You Me Bum Bum Train

Cordy House, Shoreditch

Photo from You Me Bum Bum Train

It's seven o'clock in the evening and there's a crowd forming outside Cordy House in Shoreditch. Enormous inflatable tentacles reach out across the street from the building's roof. Three people are hard at work in the loading bay, building a Rube Goldberg water feature. Their hard hats occasionally spray the queue with water.

No one in the crowd seems sure of what's going on. Most have turned up on the recommendations of friends, with little or no idea of what awaits. Even the door staff are confused by the ridiculous phrase, "I'm here for You Me Bum Bum Train".

On some levels this is strange, because You Me Bum Bum Train has been running in one form or another for around eight years. Part theatre piece, part installation and part rollercoaster, it began life in Brighton and returns every so often like Brigadoon.

Once past security the source of the confusion becomes apparent: Cordy House is also home to the Mutate Britain exhibition, which accounts for the majority of the crowd. You Me Bum Bum Train occupies a tiny booth in the corner of the gallery.

Beyond the sign-in booth is the world's smallest karaoke bar. Free rum cocktails are available - and necessary to loosen up the inhibitions, both for the karaoke and the Bum Bum Train itself.

The Train is a labyrinth of rooms, scenes and situations through which the participants ("audience" is definitely the wrong word) pass one at a time, wandering, crawling or being pushed in wheelchairs.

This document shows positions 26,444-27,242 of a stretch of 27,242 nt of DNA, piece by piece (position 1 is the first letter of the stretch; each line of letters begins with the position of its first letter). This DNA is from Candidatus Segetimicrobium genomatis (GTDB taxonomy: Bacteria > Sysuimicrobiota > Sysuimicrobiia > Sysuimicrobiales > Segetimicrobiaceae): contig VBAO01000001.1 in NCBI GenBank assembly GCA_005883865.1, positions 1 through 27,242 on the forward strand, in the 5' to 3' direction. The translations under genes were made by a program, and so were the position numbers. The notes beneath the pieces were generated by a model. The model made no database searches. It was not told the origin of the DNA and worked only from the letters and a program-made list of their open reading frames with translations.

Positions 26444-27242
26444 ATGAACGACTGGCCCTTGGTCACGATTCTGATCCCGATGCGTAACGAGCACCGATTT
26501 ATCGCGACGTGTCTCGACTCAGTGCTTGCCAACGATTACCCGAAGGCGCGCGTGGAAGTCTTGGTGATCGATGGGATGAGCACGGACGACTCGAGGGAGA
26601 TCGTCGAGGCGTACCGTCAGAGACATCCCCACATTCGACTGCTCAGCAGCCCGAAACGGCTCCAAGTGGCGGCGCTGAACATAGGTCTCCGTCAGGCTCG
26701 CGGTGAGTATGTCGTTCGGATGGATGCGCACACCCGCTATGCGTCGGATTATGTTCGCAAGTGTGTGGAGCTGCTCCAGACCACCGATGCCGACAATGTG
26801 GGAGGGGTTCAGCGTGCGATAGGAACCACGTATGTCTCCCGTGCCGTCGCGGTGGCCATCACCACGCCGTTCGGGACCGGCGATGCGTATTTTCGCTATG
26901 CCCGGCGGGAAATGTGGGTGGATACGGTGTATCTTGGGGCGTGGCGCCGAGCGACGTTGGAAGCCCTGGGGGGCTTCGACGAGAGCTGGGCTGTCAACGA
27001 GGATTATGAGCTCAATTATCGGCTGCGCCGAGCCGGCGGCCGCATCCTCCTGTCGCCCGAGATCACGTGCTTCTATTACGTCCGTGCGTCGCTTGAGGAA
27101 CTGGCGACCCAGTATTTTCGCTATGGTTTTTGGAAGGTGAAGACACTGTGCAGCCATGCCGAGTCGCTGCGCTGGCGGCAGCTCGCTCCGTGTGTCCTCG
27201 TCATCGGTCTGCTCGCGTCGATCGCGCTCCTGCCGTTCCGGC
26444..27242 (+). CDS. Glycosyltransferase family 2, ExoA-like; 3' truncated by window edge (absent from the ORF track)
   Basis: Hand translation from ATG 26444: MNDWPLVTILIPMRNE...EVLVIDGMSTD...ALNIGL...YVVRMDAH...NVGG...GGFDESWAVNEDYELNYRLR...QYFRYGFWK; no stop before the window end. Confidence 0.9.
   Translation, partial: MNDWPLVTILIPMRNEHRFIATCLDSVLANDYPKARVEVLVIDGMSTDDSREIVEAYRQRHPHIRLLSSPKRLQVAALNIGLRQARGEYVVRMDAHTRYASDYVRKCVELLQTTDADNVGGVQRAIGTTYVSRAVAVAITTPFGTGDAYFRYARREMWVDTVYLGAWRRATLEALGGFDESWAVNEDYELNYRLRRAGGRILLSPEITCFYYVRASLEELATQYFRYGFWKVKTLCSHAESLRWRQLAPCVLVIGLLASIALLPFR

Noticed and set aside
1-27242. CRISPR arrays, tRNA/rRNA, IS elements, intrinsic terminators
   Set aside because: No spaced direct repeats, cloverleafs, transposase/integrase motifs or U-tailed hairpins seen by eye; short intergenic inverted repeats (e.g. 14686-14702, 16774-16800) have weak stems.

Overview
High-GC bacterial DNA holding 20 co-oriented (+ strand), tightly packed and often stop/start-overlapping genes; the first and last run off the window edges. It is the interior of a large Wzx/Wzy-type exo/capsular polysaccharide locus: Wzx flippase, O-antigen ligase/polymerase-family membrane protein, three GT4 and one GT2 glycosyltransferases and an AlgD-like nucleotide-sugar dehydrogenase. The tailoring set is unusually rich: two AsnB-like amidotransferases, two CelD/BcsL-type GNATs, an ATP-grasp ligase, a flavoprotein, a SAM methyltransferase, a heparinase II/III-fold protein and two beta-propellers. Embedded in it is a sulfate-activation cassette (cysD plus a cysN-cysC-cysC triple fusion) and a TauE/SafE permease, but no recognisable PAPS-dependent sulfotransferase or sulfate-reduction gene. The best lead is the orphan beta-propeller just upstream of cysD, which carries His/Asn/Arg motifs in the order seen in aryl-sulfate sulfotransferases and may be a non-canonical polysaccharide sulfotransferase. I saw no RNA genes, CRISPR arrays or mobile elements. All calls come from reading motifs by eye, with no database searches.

Each room is joltingly incongruous with the last. Emerge from the trapdoor at the end of the ice tunnel and find yourself in a boxing ring; push your way through the nightclub queue to find yourself in a frail old lady's bedroom.

The seventy or eighty performers populating the maze don't allow anyone to loiter. Sometimes this is a relief; sometimes it feels a shame not to linger longer, continuing conversations with some of the Train's more colourful characters.

There's no overarching theme or narrative. The emphasis is on a personal experience: of flying blind into the unknown, of being an active participant yet still a helpless observer, and of a seemingly exclusive artistic underground.

There's a sense of élitism that comes from simply having found out about the event, and that feeling of having discovered something exclusive is part of the attraction.

But there's something problematic about it as well. It isn't only the uninformed who are excluded: narrow crawlspaces and steep stairs place certain physical restrictions on who can and cannot take part.

Additionally, the conclusion of the Train - in which participants are ejected without ceremony or aftercare back into the Mutate Britain exhibition - rapidly dissolves that sense of belonging.

The experience is designed to be fleeting. Many of the scenes in the maze feel cut short before you can fully sink into the situation, and the Train as a whole feels unjustly brief considering the £15 entry fee. Realising that this is an intentional part of the mystique does nothing to dilute the sense of disappointment.

Yet, having said that, the first thing I did after leaving was recommend the experience to several local friends, if only to have someone else with whom to discuss it. The creators can apparently manufacture the marketing Holy Grail, positive word of mouth - an impressive achievement above and beyond the event itself.

You Me Bum Bum Train is not something everyone can enjoy. But whether it's a cynical comment on exclusivism or an encouragement to theatregoers to abandon their role as passive observers, it's evidence of experimentation in British theatre - something the industry can't do without.

Reviewer: Matt Boothman

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